Airport warns of flight path housing deferral
Stephen Byron. Photo: Lyn Mills
Canberra Airport says the New South Wales government appears to be deferring, not banning, residential development under noisier sections of a flight path south of the airport at Tralee.
But late on Monday a NSW Planning and Infrastructure spokesman said this was not the case.
He said housing would only be allowed well beyond the noisier sections.
Last week NSW Planning Minister Brad Hazzard announced Tralee's rezoning, saying it was a win for the developer and for the airport, because it allowed 2000 homes, but well outside aircraft noise contours known as Australian Noise Exposure Forecasts (ANEF).
Set by the federal government, the restriction allows housing up to 25 ANEF.
Mr Hazzard said the NSW government had focused Tralee's development in low noise areas outside the 20 ANEF.
Airport managing director Stephen Byron said advice he received yesterday contradicted Mr Hazzard.
''The brief letter from the acting director general of planning is the first actual formal advice we have received on the matter,'' he said.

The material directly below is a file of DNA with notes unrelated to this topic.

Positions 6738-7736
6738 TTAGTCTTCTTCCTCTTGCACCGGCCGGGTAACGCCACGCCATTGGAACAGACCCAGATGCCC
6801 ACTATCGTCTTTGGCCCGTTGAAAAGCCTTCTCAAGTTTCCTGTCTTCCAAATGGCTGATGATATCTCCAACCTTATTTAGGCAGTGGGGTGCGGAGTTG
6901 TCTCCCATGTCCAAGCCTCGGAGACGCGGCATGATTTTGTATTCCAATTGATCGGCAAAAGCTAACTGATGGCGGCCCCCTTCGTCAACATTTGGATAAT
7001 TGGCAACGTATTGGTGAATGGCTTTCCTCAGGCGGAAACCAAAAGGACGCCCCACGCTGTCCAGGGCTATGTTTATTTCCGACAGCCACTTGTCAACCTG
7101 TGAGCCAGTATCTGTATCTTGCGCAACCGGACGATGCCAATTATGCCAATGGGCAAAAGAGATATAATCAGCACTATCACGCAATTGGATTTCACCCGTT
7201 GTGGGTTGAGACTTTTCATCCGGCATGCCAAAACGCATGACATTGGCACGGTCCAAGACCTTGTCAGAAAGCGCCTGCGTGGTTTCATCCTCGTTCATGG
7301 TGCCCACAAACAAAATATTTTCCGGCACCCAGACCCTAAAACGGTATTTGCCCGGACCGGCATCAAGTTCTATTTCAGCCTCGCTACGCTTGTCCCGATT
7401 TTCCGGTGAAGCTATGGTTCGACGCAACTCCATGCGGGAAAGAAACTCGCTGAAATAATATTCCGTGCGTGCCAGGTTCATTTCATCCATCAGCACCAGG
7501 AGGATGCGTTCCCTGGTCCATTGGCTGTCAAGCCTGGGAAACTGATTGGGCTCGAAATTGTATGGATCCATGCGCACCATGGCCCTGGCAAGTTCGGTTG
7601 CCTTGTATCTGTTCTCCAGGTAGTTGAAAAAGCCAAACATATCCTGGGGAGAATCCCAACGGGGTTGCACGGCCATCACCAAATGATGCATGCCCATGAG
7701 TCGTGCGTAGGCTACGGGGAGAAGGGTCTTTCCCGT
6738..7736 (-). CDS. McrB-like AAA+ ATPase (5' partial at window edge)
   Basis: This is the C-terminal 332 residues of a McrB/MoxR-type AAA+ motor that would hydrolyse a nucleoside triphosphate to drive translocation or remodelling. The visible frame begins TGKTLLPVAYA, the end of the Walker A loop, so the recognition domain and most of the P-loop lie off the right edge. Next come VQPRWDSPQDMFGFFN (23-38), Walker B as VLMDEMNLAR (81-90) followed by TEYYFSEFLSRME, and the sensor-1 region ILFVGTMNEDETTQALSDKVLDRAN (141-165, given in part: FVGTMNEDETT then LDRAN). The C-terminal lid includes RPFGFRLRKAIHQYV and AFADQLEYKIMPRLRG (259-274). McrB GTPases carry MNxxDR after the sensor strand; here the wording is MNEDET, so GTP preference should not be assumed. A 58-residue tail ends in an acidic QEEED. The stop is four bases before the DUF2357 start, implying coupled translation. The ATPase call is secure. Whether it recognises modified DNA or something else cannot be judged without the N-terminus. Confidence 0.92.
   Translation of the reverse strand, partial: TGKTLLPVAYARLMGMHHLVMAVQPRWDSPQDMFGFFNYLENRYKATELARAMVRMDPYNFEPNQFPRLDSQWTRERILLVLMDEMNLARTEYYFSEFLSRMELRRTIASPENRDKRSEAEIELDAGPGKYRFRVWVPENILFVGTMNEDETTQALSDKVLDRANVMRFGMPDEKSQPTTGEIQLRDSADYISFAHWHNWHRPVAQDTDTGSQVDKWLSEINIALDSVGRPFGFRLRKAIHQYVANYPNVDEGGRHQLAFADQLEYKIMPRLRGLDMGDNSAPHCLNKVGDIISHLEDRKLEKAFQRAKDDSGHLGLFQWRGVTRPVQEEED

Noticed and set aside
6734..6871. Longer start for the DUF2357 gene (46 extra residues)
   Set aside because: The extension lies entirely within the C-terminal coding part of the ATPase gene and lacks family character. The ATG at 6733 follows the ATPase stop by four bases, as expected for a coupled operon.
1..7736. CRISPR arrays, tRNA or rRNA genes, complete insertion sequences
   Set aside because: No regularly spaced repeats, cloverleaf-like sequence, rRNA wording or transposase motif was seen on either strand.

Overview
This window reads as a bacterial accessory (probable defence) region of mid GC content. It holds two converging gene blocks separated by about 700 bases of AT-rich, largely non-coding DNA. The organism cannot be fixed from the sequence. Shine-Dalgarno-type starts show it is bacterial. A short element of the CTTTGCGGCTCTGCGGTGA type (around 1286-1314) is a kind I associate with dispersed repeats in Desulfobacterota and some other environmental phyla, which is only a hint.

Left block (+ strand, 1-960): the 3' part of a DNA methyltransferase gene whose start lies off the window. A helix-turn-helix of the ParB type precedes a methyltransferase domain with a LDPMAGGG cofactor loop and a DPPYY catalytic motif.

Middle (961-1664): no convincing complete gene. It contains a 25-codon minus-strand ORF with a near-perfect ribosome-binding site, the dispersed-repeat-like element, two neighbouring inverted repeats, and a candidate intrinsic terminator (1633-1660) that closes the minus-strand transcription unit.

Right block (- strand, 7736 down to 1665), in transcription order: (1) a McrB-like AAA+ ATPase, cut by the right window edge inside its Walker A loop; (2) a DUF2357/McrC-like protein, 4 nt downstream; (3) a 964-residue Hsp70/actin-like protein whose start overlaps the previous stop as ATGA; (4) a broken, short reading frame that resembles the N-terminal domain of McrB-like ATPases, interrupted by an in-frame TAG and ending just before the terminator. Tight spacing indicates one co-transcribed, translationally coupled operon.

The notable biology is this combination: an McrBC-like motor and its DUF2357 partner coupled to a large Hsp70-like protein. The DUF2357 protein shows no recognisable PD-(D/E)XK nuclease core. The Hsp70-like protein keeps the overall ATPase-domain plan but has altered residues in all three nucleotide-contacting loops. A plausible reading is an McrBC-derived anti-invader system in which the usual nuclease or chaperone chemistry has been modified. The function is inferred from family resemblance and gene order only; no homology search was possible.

In that advice, the acting director general says: ''I have decided to defer those lands between the 20 and the 25 Australian Noise Exposure Forecast contours.''
Mr Byron said the airport had suspected from the moment the announcement was made ''under cover of Melbourne Cup Day last week'' that the remaining land in the area would not be protected from development.
''And the fact that this section of the development has been only 'deferred' is evidence that the NSW government, hand in hand with the developer, has every intention of making it open slather in that area.''
A NSW Planning and Infrastructure spokesman said the land was currently zoned rural and environmental protection. It would be rezoned for non-residential use only.
Mr Byron said simply to defer the development would mean it would come later, and if that bit came later there would be nothing to stop the building of up to 6000 houses originally planned there.
''While making the obvious point that aircraft noise does not stop at some invisible line as the minister seems to think, the inevitable outcome will be more and more complaints about aircraft noise, noise sharing across Canberra and Queanbeyan and a curfew which will utterly curtail Canberra Airport's long-term growth plans,'' he said.
Developer Village Building still has an option, subject to planning approval, to develop Environa, another parcel of land near Tralee.
Last week Village managing director Bob Winnel said the company was not looking at it at this stage and was focused on Tralee.
''We really don't want to get into it, if anything comes up we will debate it at that time.''